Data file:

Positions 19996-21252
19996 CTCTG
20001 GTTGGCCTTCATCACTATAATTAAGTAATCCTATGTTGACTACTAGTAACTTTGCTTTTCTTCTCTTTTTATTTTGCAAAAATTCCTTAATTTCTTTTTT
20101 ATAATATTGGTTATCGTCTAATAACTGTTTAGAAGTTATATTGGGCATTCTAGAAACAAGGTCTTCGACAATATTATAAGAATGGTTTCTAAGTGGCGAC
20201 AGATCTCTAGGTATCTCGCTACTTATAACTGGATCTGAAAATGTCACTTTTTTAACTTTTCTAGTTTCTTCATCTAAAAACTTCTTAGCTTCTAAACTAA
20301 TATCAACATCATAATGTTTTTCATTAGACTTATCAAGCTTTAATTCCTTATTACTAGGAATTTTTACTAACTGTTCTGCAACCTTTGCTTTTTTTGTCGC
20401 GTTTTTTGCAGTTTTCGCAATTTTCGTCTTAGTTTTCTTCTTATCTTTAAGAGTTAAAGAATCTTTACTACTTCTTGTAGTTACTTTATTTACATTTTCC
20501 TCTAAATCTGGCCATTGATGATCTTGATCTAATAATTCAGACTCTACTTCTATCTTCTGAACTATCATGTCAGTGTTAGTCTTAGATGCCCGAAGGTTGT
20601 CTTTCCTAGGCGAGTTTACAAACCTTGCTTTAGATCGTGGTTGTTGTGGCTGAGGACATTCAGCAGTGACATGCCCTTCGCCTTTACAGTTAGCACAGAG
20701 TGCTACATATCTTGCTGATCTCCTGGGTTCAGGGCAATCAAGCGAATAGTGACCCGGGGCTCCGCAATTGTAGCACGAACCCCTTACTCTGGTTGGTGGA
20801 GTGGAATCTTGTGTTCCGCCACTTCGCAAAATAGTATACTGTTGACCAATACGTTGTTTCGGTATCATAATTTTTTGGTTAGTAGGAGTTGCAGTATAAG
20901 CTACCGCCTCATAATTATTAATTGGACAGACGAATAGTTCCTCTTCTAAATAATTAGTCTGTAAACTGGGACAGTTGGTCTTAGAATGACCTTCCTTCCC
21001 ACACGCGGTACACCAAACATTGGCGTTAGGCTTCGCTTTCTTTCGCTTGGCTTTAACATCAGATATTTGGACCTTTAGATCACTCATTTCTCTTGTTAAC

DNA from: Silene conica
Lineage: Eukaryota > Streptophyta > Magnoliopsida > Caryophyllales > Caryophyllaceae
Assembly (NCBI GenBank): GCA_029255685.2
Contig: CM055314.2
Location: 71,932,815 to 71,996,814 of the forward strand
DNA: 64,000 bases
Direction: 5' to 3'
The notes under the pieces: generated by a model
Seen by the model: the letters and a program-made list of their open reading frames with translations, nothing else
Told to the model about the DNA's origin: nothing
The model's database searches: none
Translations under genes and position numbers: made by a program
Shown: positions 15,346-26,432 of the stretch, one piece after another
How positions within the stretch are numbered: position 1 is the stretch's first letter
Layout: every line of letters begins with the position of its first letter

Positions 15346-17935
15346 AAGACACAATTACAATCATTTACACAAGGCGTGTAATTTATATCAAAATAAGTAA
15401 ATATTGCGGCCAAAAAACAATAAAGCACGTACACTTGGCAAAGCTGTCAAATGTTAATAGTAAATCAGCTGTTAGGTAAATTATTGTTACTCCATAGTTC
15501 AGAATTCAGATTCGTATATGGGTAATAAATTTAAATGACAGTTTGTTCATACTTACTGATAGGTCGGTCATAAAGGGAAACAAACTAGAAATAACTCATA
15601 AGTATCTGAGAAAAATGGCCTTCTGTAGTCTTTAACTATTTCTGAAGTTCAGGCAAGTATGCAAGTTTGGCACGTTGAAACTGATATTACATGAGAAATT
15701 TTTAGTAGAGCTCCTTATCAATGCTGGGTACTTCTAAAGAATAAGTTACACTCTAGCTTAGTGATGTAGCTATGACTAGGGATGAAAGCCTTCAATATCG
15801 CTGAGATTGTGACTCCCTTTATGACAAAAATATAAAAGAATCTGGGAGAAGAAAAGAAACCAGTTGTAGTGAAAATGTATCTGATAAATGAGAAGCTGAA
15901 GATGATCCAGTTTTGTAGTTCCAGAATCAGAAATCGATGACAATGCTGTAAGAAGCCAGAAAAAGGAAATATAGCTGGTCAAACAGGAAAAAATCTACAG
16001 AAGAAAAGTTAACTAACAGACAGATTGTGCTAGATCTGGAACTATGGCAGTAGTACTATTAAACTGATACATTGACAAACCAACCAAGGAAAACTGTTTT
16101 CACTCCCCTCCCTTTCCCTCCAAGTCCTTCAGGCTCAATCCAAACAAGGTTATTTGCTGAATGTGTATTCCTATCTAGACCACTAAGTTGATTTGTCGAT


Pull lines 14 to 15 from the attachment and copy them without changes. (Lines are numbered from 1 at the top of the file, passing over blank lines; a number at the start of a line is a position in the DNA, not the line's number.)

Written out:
DNA from: Silene conica
Lineage: Eukaryota > Streptophyta > Magnoliopsida > Caryophyllales > Caryophyllaceae